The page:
Plaintiff's fails to make any specific allegations
against Defendant Valle; thus, Plaintiff falls short of the
minimal pleading standards. Therefore, Defendant Valle should
be dismissed from this case.
Court will next address the issue of whether Plaintiff
exhausted his administrative remedies. Defendant Gugin and
the MDOC Defendants argue that Plaintiff did not exhaust his
available administrative remedies. A prisoner's failure
to exhaust his administrative remedies is an affirmative
defense, which Defendants have the burden to plead and prove.
Jones v. Bock, 549 U.S. 199, 212-216 (2007). A
moving party without the burden of proof need show only that
the opponent cannot sustain his burden at trial. See
Morris v. Oldham County Fiscal Court, 201 F.3d 784, 787
(6th Cir. 2000); see also Minadeo v. ICI Paints, 398
F.3d 751, 761 (6th Cir. 2005). A moving party with the burden
of proof faces a “substantially higher hurdle.”
Arnett v. Myers, 281 F.3d 552, 561 (6th Cir. 2002);
Cockrel v. Shelby County Sch. Dist., 270 F.3d 1036,
1056 (6th Cir. 2001). “Where the moving party has the
burden -- the plaintiff on a claim for relief or the
defendant on an affirmative defense -- his showing must be
sufficient for the court to hold that no reasonable trier of
fact could find other than for the moving party.”
Calderone v. United States, 799 F.2d 254, 259 (6th
Cir. 1986) (quoting W. Schwarzer, Summary Judgment Under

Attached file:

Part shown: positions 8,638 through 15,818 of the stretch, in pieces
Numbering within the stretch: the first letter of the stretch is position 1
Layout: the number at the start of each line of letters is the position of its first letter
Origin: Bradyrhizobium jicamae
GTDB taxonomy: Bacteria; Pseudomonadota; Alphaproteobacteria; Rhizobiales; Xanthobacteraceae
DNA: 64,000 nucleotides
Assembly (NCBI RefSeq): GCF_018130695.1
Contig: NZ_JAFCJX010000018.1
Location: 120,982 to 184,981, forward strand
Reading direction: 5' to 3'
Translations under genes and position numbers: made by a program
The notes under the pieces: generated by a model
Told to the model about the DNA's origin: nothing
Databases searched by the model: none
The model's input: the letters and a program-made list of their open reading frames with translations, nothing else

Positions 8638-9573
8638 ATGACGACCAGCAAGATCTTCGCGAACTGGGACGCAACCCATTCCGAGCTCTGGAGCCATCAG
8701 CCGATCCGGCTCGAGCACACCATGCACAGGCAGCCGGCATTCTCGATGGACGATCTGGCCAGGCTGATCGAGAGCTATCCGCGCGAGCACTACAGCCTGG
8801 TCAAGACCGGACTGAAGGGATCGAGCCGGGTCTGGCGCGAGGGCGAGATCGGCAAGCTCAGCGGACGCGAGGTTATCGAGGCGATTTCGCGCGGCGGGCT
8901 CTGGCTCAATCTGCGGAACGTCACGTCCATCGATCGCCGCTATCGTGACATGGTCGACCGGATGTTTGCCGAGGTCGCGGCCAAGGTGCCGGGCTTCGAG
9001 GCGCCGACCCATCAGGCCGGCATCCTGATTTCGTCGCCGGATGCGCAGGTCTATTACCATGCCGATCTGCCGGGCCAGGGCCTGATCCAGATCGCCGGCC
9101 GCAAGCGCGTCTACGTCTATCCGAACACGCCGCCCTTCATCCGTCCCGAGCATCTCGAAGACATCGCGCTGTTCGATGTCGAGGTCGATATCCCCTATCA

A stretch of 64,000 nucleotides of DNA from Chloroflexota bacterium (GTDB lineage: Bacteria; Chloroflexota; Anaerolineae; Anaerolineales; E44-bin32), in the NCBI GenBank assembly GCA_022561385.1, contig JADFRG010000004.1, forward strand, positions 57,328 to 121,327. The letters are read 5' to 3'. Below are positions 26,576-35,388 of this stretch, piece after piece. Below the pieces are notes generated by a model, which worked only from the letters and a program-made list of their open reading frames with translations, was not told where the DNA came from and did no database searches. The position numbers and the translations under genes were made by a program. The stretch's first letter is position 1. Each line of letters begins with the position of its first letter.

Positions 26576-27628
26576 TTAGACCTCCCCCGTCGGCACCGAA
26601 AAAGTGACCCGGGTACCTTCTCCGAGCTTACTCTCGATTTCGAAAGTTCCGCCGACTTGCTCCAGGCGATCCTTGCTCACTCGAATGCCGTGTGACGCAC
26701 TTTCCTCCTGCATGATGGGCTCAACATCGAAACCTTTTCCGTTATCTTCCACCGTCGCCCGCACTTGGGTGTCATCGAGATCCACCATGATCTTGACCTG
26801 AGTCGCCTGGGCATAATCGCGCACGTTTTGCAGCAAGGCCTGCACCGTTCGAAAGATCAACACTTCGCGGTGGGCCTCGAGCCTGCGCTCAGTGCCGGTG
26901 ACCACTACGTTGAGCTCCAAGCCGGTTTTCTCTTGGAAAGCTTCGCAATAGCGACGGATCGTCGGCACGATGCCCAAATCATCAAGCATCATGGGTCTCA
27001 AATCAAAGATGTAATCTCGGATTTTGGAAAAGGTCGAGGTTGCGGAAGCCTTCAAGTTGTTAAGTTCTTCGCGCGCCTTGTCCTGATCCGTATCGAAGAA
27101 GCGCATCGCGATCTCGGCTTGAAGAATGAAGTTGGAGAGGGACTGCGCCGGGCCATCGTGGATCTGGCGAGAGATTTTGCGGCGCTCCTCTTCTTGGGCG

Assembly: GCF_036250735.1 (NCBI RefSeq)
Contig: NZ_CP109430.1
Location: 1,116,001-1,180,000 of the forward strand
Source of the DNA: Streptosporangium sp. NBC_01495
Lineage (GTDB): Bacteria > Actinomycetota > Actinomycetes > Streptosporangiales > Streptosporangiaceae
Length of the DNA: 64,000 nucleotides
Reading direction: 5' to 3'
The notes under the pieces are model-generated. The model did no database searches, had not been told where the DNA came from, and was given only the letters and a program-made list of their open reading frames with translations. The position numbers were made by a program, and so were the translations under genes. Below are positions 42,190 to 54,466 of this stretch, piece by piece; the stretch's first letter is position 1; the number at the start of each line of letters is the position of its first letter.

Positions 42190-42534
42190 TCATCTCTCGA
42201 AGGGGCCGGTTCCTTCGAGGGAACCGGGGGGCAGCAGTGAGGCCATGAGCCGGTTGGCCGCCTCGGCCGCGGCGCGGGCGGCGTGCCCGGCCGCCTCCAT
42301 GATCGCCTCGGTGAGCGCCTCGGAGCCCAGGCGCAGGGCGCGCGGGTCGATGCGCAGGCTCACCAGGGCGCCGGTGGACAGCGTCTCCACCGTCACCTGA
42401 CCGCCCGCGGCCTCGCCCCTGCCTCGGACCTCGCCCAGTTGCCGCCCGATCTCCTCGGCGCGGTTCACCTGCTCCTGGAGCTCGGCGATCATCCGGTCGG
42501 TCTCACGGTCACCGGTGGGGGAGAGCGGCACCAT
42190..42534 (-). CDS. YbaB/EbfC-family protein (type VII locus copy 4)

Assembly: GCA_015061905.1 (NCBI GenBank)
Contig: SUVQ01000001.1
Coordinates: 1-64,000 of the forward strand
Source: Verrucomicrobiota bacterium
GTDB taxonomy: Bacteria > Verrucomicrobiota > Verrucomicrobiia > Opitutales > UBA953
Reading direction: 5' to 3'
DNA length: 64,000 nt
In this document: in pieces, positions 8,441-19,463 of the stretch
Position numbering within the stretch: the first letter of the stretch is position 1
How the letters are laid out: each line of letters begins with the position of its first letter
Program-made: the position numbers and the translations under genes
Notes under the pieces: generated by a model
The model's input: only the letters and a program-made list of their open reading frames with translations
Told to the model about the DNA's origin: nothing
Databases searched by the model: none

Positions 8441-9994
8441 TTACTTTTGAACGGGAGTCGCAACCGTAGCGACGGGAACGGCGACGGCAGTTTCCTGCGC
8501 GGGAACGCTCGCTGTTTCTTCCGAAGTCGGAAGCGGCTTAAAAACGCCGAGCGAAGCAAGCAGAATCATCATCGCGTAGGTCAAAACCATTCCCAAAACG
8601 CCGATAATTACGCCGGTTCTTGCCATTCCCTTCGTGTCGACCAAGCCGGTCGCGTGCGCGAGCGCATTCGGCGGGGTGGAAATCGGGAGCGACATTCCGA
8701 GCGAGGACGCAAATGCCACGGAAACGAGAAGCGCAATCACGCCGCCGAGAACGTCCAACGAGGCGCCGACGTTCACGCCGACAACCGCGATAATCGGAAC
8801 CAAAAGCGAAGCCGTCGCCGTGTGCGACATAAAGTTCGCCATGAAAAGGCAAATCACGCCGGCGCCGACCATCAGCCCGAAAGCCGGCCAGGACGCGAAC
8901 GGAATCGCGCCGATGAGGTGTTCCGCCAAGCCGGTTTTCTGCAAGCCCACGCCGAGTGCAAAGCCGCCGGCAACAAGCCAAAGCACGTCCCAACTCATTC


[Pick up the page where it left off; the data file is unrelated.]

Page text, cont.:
the Federal Rules: Defining Genuine Issues of Material
Fact, 99 F.R.D. 465, 487-88 (1984)). The United States
Court of Appeals for the Sixth Circuit repeatedly has
emphasized that the party with the burden of proof
“must show the record contains evidence satisfying the
burden of persuasion and that the evidence is so powerful
that no reasonable jury would be free to disbelieve
it.” Arnett, 281 F.3d at 561 (quoting 11 James
William Moore, et al., Moore's Federal Practice §
56.13, at 56-138 (3d ed. 2000); Cockrel, 270 F.2d
at 1056 (same). Accordingly, summary judgment in favor of the
party with the burden of persuasion “is inappropriate
when the evidence is susceptible of different interpretations
or inferences by the trier of fact.” Hunt v.
Cromartie, 526 U.S. 541, 553 (1999).
to the applicable portion of the Prison Litigation Reform Act
(PLRA), 42 U.S.C. § 1997e(a), a prisoner bringing an